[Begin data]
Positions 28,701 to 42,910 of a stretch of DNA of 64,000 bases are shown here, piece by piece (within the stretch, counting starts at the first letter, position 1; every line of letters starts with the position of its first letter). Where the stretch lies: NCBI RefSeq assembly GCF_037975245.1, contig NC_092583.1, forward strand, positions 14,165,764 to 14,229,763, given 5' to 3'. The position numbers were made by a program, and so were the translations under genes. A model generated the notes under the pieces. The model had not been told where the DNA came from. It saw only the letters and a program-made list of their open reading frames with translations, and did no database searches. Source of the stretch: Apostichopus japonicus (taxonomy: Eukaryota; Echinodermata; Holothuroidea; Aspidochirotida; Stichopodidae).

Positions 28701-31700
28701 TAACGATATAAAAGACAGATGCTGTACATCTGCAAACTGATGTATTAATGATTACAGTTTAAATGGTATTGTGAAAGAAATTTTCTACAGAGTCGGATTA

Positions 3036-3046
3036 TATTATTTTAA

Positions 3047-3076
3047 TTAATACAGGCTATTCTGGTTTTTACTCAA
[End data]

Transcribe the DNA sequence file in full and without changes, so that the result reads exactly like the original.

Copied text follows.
Positions 28,701 to 42,910 of a stretch of DNA of 64,000 bases are shown here, piece by piece (within the stretch, counting starts at the first letter, position 1; every line of letters starts with the position of its first letter). Where the stretch lies: NCBI RefSeq assembly GCF_037975245.1, contig NC_092583.1, forward strand, positions 14,165,764 to 14,229,763, given 5' to 3'. The position numbers were made by a program, and so were the translations under genes. A model generated the notes under the pieces. The model had not been told where the DNA came from. It saw only the letters and a program-made list of their open reading frames with translations, and did no database searches. Source of the stretch: Apostichopus japonicus (taxonomy: Eukaryota; Echinodermata; Holothuroidea; Aspidochirotida; Stichopodidae).

Positions 28701-31700
28701 TAACGATATAAAAGACAGATGCTGTACATCTGCAAACTGATGTATTAATGATTACAGTTTAAATGGTATTGTGAAAGAAATTTTCTACAGAGTCGGATTA

Positions 3036-3046
3036 TATTATTTTAA

Positions 3047-3076
3047 TTAATACAGGCTATTCTGGTTTTTACTCAA